To avoid such productivity-killing behaviors from spreading within your workplace, you need to make the door swing both ways. Let your team know they are valued by applauding their strengths. Try not to focus solely on their weaknesses. Instead, sit with them and guide them with constructive feedback.
A survey conducted by Harvard Business Review stated that 72% of the participant employees think constructive feedback from their managers can help improve their performance.
3. Avoid Micromanaging your Team’s Work
Poor employee morale can gravely affect the overall stability and scope of a project. Employees suffering from low self-esteem and low confidence issues tend to become a liability to the management. One leading cause of such a case is micromanagement on part of the leader. Managers who incessantly monitor every minute detail of their team’s performance do not realize the detrimental effects they are causing on employee engagement as well as morale.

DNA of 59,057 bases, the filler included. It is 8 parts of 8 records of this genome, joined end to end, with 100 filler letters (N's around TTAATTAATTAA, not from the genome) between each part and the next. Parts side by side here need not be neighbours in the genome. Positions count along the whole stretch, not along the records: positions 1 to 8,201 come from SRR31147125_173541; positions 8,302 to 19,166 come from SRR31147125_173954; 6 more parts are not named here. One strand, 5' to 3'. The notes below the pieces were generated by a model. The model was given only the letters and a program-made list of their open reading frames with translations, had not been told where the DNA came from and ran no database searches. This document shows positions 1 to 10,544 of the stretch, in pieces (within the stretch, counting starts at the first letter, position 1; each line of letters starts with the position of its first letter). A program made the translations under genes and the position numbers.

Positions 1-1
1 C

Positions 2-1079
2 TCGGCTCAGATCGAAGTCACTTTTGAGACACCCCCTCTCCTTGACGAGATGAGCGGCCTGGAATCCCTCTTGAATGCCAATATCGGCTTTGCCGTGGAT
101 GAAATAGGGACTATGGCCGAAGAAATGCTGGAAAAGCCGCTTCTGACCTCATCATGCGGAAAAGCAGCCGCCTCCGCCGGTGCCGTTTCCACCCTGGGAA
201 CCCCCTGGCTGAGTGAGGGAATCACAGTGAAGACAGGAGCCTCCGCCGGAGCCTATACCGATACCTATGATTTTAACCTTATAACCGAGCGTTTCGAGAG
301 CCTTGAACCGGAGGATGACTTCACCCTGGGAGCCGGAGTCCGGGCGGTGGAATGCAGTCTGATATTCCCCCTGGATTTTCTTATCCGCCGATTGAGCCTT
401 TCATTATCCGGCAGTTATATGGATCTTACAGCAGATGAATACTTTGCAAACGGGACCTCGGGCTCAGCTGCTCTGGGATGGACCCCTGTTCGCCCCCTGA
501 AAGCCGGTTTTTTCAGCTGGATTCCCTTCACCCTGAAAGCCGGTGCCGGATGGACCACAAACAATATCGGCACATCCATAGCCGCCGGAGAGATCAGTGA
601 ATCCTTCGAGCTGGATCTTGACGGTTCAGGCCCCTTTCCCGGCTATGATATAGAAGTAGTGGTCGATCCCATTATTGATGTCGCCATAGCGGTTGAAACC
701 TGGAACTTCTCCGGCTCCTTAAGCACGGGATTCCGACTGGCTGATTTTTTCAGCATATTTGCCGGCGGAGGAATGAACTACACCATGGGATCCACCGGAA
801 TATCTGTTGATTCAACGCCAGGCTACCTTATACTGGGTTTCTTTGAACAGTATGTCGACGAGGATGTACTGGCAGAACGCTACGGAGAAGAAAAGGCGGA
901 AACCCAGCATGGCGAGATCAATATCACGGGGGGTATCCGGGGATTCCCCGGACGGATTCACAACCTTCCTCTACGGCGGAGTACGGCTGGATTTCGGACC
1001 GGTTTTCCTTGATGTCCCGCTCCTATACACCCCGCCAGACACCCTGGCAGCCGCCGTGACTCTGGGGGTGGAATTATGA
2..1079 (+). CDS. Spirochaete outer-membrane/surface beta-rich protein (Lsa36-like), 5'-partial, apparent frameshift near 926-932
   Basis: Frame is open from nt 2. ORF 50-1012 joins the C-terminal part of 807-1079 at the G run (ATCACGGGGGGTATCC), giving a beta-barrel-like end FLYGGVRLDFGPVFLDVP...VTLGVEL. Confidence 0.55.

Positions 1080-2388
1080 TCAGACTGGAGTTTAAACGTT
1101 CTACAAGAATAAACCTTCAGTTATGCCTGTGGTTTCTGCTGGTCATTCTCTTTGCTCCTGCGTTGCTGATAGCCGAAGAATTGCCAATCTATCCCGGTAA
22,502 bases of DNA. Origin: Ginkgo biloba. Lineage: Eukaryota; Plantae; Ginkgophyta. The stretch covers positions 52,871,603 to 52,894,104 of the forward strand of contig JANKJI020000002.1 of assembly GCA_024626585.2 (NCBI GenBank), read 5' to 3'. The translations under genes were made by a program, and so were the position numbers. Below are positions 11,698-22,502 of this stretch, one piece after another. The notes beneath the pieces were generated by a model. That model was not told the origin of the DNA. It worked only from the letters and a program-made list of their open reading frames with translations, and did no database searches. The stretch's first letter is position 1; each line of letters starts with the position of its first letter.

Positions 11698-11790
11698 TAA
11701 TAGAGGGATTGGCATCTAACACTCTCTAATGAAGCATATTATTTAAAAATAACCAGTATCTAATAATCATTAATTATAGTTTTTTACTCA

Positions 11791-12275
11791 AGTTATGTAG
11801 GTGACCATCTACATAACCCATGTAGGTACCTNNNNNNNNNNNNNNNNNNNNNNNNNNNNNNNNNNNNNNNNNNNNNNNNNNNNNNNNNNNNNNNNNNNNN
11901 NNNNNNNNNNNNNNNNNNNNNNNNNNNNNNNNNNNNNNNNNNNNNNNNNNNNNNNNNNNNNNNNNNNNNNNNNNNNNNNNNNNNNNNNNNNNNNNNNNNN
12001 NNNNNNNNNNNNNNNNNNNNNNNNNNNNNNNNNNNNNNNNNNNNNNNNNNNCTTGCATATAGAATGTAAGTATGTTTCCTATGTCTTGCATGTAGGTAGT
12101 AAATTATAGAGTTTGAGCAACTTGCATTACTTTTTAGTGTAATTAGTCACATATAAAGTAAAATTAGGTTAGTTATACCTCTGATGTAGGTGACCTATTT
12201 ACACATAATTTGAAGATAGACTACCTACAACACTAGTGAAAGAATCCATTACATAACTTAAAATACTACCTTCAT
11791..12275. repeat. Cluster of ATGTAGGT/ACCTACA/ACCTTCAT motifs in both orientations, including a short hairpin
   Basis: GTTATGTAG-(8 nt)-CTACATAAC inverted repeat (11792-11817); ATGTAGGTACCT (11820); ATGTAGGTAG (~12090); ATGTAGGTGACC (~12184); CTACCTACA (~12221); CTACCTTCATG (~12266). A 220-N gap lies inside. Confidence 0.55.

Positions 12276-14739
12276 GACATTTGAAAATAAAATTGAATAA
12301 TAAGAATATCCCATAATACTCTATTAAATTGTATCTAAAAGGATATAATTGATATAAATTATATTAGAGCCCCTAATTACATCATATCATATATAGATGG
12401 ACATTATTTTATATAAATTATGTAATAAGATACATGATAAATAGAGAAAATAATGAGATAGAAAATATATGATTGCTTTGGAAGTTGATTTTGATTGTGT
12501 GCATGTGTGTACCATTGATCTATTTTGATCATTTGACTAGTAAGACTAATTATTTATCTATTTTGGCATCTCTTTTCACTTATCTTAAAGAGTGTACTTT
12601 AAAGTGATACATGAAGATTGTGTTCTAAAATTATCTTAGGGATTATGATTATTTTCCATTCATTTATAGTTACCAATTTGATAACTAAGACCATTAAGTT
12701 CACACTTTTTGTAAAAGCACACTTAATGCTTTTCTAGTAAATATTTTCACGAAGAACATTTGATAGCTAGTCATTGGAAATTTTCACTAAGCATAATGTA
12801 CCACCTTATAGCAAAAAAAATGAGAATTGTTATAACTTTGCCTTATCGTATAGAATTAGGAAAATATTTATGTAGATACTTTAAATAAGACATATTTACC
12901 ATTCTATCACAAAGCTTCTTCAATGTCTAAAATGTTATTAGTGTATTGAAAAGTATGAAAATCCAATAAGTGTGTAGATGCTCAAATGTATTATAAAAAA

Such a level of over-involvement from the manager weakens the team’s trust that needs to exist between the leader and his team. Constant delegation of work and pestering your team with strict guidelines to follow single-handedly eliminates the synergy needed in team performance.
A Trinity Solutions Survey shows that 85% of employees shared that micromanagement had a negative impact on their morale, whereas 71% of the respondents said it served as an obstacle in their performance.
By limiting constant involvement in your team’s work, you can encourage them to:
- Take initiatives as a result of good morale
- Increase overall performance by sharing ideas and plans with other team members
- Feel motivated about their progress at work, which will directly decrease the turnover of a business.
Additional Reading: Top Team Management Software:
4. Take Immediate Action Instead of Procrastinating